nep-ltv New Economics Papers
on Unemployment, Inequality and Poverty
Issue of 2006‒11‒12
two papers chosen by
Maximo Rossi
Universidad de la Republica

  1. Crime and Punishment in the "American Dream" By Di Tella, Rafael; Dubra, Juan
  2. Economic Impact of Immigration on the Host Country: The Case of Norway By Feridun, Mete

  1. By: Di Tella, Rafael; Dubra, Juan
    Abstract: We observe that countries where belief in the "American dream" (i.e., effort pays) prevails also set harsher punishment for criminals. We know from previous work that beliefs are also correlated with several features of the economic system (taxation, social insurance, etc). Our objective is to study the joint determination of these three features (beliefs, punitiveness and economic system) in a way that replicates the observed empirical patterns. We present a model where beliefs determine the types of contracts that firms offer and whether workers exert effort. Some workers become criminals, depending on their luck in the labor market, the expected punishment, and an individual shock that we call "meanness". It is this meanness level that a penal system based on "retribution" tries to detect when deciding the severity of the punishment. We find that when initial beliefs differ, two equilibria can emerge out of identical fundamentals. In the "American" (as opposed to the "French") equilibrium, belief in the "American dream" is commonplace, workers exert effort, there are high powered contracts (and income is unequally distributed) and punishments are harsh. Economists who believe that deterrence (rather than retribution) shapes punishment can interpret the meanness parameter as pessimism about future economic opportunities and verify that two similar equilibria emerge.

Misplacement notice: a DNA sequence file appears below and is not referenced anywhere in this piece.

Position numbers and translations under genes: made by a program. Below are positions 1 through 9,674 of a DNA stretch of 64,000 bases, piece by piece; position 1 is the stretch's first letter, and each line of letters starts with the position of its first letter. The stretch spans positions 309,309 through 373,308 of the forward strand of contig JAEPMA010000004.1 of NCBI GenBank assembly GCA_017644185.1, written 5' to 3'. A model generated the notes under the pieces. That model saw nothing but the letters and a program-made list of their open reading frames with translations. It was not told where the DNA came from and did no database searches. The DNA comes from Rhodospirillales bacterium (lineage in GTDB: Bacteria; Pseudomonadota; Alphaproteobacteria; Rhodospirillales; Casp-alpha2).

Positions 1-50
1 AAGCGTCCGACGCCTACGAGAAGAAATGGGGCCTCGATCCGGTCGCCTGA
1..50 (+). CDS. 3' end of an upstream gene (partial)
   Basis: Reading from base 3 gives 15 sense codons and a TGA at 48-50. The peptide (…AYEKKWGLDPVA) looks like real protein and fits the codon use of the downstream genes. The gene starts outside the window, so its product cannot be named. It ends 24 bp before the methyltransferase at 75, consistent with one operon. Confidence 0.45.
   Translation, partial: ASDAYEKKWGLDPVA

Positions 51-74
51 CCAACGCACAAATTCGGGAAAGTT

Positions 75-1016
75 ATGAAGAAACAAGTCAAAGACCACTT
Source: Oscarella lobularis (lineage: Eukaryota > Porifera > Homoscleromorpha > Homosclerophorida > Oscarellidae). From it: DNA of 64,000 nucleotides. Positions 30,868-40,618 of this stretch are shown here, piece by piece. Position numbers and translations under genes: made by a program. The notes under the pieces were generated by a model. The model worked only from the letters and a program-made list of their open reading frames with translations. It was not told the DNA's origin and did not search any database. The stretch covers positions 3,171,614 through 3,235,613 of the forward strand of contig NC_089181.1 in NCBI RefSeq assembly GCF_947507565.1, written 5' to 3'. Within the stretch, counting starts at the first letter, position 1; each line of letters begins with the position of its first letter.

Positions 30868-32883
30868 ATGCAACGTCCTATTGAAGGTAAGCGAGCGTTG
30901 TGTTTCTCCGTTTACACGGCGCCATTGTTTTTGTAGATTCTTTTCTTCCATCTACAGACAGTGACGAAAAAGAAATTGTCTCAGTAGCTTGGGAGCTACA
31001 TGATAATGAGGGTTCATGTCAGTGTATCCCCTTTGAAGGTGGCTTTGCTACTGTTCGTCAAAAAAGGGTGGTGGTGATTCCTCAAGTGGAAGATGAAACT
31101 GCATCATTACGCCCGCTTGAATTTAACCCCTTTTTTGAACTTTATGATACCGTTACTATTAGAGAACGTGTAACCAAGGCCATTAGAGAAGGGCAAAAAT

Keywords: beliefs; multiple equilibria; illegal behavior; fines; sentences.
    JEL: K42 K14 E62 P16
    Date: 2006–10
  2. By: Feridun, Mete
    Abstract: This article aims at investigating the nature of the causal relationship between immigration and economic development measured by GDP per capita in Norway using Granger causality test. The results on the unit root test indicate that all the series are non-stationary and are in I(1) process. The Johansen cointegration test reveals that there is no cointegration among the data sets. The Granger causality test shows that when the level of immigration increases, GDP per capita also increases. It has also been found that immigration has no impact on unemployment, and vice versa.
    Keywords: Economic development; immigration; unemployment; cointegration
    JEL: A1
    Date: 2005–01

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